Another 5 day work block in the books! Good job, you did it. Go ahead and take a minute to enjoy it with a quick recap of the week’s digital highlights.
1. Mighty Fortnite
Fortnite has some incredible power. This is the game that infamously kept a teen captivated while a tornado ripped roofs off of houses.
To those amongst that are uninitiated, Fortnite is an interactive role player game that requires requires 100 players to join in a battle royale scenario wherein they fight until there is only one player left. This player is crowned victorious and lauded as a true champion amongst his/her peers in the gaming community. The game is free to play but the fun–and genius–of it is that it is that it is ever-changing. Players are enticed to buy fun add ons to their avatars, like outfits and weapons. And buy them they do. In droves. So much so that Fortnite earned almost $300 million in April alone.
The popularity of the game is phenomenal. So much so that we have entered an era in which video games, niche though they may be, are capable of outperforming Hollywood blockbusters. This may not come as a surprise to anyone that has followed the rise of gaming tournaments. What does this say about the future of entertainment? Are we hungry for active entertainment over the passivity of, say, watching a movie? Or will gaming remain niche, albeit to a huge cohort?
Tough to say. One this is for sure: gaming is very lucrative.
2. Macro Buy From Microsoft
Big news coders. The ubiquitous code repository, Github has been purchased by Microsoft for a whopping 7.5 billion dollars. The move comes after Microsoft killed its own Github competitor to Github, Codeplex back in December. Microsoft’s almost universally liked CEO, Satya Nadella, is cognizant of the fear that many coders have expressed at hearing the news. The fear is fair. Change is scary, especially when it affects your work.
For the average non-coder, this probably does not seem like exceptionally interesting news. It just sounds like one company buying another. You should know though, that this will undoubtedly affect how the internet looks and works for you. If not now, eventually.
It’s kind of like politics. It’s tough to see how the decisions made today will affect tomorrow. They do though. They really do.
3. YouTube Heartache
A YouTube couple has broken up. What is a YouTube couple you may ask? Well it’s a couple who make cutesy videos together as a couple, who, in this case, have the power to garner upwards of 20 million followers.
YouTubers prove over and over again that as a society we love stories about people. As a natural extension of reality TV, YouTube personalities begin to feel like people we know. We see them at their best and we see them at their worst. In this case their followers saw some raw emotion from David Dobrik and Liza Koshy, as they released a video in which they described their breakup. The internet buzzed with it for a minute.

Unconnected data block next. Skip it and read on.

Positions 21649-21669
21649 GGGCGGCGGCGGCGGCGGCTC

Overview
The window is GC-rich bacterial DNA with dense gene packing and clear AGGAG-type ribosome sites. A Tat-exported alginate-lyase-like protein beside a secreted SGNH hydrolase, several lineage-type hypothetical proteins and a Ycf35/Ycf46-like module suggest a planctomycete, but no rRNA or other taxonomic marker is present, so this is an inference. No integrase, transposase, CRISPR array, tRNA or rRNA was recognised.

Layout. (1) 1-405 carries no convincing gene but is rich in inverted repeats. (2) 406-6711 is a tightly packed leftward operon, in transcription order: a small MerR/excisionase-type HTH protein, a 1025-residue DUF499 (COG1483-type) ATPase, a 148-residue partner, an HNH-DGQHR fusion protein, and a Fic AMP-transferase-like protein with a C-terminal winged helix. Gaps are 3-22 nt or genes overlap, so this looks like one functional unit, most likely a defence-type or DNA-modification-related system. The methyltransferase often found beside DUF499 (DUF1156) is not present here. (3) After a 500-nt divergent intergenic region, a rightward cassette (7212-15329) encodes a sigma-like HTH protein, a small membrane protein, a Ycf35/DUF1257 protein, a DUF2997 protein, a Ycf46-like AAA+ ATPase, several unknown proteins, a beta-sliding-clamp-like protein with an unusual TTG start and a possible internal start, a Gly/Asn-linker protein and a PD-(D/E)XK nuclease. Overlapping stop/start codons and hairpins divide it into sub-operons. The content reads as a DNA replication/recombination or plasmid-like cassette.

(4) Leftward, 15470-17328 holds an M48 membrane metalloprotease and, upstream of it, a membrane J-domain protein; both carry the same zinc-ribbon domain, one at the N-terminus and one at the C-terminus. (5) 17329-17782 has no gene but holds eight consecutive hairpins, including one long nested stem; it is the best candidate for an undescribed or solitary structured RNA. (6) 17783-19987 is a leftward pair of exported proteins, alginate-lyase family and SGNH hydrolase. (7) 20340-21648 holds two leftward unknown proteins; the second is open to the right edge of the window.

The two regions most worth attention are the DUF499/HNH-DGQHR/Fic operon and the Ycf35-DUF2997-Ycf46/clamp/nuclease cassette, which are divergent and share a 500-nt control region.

There are many other fish in the sea and David and Liza will bounce back. After all, no one wants to give up 20 million followers…
4. Dorky Dad Swagger
Mick Jagger used to be with it. Then they changed what it was.
A hilarious find has shone some light on Mick’s Twitter use.
The man behind some of the biggest hits that the music world have ever known, an icon, an undeniable rock god, has revealed himself to be be a dorky dad. It turns out that Mick Jagger is just like many of our parents, who can’t resist invading our social media worlds with cringe-worthy but loving comments.
It’s always weird when the hero veneer is stripped away and you see a rock star as a human. Really, we should give some credit to Mick Jagger though. The man is 74 years old. It’s amazing to see that he’s stayed savvy, rather than descending into tech obscurity like many of his generation have preferred to do. Nice to see that he’s a doting dad too. It does kind of take away from the sexy swagger that he’s known for though.
5. Reddit Robot
Anyone that has ever watched basically any movie at all knows that the natural conclusion to AI is that the machines will revolt and attempt an overthrow of their human masters.
So why, any sane person would logically wonder, would MIT actually program an AI to be a psychopath??
The answer ostensibly, is that knowing how AI reacts to offensive material is integral to the prevention of a future psycho machine.
In this case, researchers fed the AI a particularly nasty sub-reddit. The AI, not surprisingly, took this info and ran with it. It’s answers to what it sees in rorschach tests were not super fun, to say the least.
It’s for a good cause though. We’ve learned a valuable lesson here. Never let your AI anywhere near Reddit.